Nginx as load balancer in front of ... nginx?

Posted June 8, 2016 13.6k views
NginxLoad Balancing

Hi people,
I’m just studying a lot nginx, having heard a lot about its speed. Now I’d like to test it as load balancer, but does it make sense to have a nginx server as load balancer in front of another nginx as web server? I cannot found anything about this practice so I can imagine it’s not a good idea… anyway, if it would be possible and in case it’s a good idea, how could be the configuration to first check for itself and then going to another nginx location?


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5 answers


NGINX can definitely be used as a load balancer – in fact, one of its primary utilities is functioning as a reverse caching proxy / load balancer. I would, however, recommend using more than two servers as a load balanced configuration isn’t going to be all that effective if you simply setup a load balancer that simply points to a single web server.

If you’re simply looking to test the waters, I’d recommend a total of 4 Droplets and 2 Floating IP’s. You can use 512MB Droplets and setup 2x Load Balancers and 2x Web Servers. I’d recommend starting with the web servers first since you’ll need their hostnames to properly configure your load balancers.

Sidenote: This is how I’d setup a test configuration. You can simply deploy 2x Droplets and omit the Floating IP entirely. I’m simply providing a way to setup a test environment that could be used for a small-scale production environment.

To get started, deploy a single Droplet with the OS of your choice (I’d recommend Ubuntu 16.x 64-bit – many of the tutorials use Ubuntu so this will make it easier to follow along).

While in the DigitalOcean Control Panel:

  • Click on Networking (located in the top navigation bar)
  • The first option you’ll see on this page is the option to assign a Floating IP. From the drop-down menu, select the newly created Droplet and assign it a Floating IP.

Now to setup NGINX as we web server on this Droplet, I’d recommend following the guides below, written by @jellingwood.

Once you’ve set up a working NGINX web server on your first Droplet, head back to the DigitalOcean Control Panel and:

  • Click on Droplets, and then click on your newly created Droplet.
  • Click on Snapshot
  • Directly under “Take Snapshot” there’s a message that allows you to quickly power off the Droplet (a requirement to take a full snapshot).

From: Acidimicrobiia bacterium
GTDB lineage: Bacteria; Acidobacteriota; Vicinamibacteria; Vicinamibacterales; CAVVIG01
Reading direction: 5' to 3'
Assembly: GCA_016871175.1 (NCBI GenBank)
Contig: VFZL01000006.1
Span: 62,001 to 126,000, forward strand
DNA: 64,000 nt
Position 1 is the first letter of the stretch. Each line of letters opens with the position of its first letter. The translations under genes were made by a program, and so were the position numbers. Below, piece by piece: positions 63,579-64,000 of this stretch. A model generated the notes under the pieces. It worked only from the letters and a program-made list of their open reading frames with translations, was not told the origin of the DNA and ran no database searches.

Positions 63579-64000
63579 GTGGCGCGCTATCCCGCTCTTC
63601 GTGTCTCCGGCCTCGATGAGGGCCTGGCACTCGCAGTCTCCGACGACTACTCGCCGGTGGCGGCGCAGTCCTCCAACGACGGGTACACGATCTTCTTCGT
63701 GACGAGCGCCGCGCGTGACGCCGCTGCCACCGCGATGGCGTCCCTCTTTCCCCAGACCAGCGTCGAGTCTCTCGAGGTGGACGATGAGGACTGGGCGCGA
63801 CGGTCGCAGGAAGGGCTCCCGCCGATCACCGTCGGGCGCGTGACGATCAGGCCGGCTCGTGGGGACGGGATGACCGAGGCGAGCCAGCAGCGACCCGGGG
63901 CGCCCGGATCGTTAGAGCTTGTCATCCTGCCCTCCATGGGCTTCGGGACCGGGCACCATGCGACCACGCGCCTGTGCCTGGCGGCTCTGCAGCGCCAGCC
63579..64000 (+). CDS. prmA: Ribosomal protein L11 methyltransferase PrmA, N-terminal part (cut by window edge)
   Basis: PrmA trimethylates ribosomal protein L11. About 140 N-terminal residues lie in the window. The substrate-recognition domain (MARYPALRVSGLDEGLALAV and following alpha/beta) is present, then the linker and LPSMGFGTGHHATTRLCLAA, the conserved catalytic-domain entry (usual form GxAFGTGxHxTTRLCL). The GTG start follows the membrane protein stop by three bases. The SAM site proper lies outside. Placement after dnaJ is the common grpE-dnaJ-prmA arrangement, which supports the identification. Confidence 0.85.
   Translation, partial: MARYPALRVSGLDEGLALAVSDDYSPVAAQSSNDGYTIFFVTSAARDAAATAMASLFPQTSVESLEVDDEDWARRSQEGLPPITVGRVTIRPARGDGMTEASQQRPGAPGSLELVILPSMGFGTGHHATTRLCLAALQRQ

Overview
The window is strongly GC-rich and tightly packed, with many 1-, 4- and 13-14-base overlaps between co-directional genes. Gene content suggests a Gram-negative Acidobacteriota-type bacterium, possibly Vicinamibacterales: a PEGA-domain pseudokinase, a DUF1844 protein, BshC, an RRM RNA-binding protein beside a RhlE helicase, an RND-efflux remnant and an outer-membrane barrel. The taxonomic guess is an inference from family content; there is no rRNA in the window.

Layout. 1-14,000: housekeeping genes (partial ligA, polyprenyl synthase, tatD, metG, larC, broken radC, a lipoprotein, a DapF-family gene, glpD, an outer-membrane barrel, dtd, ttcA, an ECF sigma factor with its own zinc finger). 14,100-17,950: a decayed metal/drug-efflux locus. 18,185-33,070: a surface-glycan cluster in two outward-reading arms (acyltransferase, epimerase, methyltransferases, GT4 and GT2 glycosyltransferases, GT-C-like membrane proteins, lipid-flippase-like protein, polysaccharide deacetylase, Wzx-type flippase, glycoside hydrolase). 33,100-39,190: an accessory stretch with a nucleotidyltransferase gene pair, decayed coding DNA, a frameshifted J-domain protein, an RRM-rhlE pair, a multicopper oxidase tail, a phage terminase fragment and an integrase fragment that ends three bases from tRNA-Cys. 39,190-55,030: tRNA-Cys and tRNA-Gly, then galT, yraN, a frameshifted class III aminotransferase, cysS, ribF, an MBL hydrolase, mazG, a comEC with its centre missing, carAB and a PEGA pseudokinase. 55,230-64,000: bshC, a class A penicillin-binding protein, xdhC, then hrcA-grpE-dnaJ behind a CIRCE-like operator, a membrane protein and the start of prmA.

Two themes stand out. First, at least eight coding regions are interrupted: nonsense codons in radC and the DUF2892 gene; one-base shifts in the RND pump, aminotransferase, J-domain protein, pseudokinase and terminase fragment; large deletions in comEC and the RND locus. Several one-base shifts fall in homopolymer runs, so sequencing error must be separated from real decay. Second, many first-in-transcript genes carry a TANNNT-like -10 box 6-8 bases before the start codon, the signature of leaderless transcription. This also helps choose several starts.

• Once the Droplet is shut down, click the button labeled “Take Snapshot”. This may take 2-3 minutes or more depending on the size of the Droplet you just created.

We will now use this snapshot to create the second Web Server Droplet. To create our second Web Server Droplet:

  • Click on the green button labeled “Create Droplet” in the top right hand of the webpage.
  • Under “Choose an image”, click on the “Snapshots” tab.
  • Click on the box with the snapshot you just created and select your configuration options as you normally would.

As soon as the Droplet is created, you’ll have two Droplets with identical configuration, resulting in two web servers. You’ll then need to setup proper DNS entries for the two Droplets by creating an A entry for your domain that points to the Floating IP you assigned to the first Droplet (not the Droplet IP’s – I’ll tell you why below). This will allow you to access your Droplets by Hostname as well as IP – and ideally you want to configure the Load Balancers to use hostnames, not IP’s.


To create your Load Balancers, you’ll simply follow the guide below, written by @etel, as well as the same steps listed above that allowed you to create two mirrored Web Server Droplets.

For the purpose of utility, I’d recommend using ip_hash from the guide above. So when you see the block that looks like

upstream backend {
  server  down;

… that’s the one you want to use. Simply swap out with the hostname of your first Droplet and with the hostname of your second Droplet. You can delete the third line as you won’t need it.

Once you’ve completed the guide, your Domain Name should be configured to point to the Floating IP assigned to the first Load Balancer as the LB will now serve as the entry point instead of the Web Server Droplet. Once the DNS has resolved, you should be able to access your domain and the Load Balancer will pick up the request and direct it to the first available web server listed in the upstream backend block.

Now....the reason we’re using Floating IP’s – Things happen and that sometimes results in downtime. By using floating IP’s, if one of your Load Balancers goes down, you can redirect traffic to the Floating IP to the second by heading to the Network page. Ideally, you’d use a programming language of your choice and use DigitalOcean’s API to automate this request, though for testing purposes, changing it by hand will allow you to get a feel for what happens and provides you with a more realistic example of how you’d go about setting up a production deployment.

In all reality, using DigitalOcean’s API, you could automate this entire process with a bash script or using PHP, NodeJS, Python etc.


If you have any questions, I’ll be more than happy to help!

by Etel Sverdlov
This article covers how to set up a simple load balancer on a DigitalOcean droplet with nginx. The tutorial covers setting up a round robin loadbalancer that can then direct site visitors to one of a set of IPs

It’s definitely possible to set up something like that. Nginx would play a different role on the different servers that it’s set up on. For the loadbalancer, it would distribute the traffic, but on your individual server it would act as the webserver itself.

Based on your question, it sounds like you have two servers– one with the load-balancer and nginx serving content and then a separate server with nginx serving content. It’s possible to set it up this way, but it might make more sense to set it up on separate servers all together.

I would recommend taking a look at this tutorial to see how you can set up your infrastructure– you can imagine nginx in place of HAproxy where they discuss it in the piece: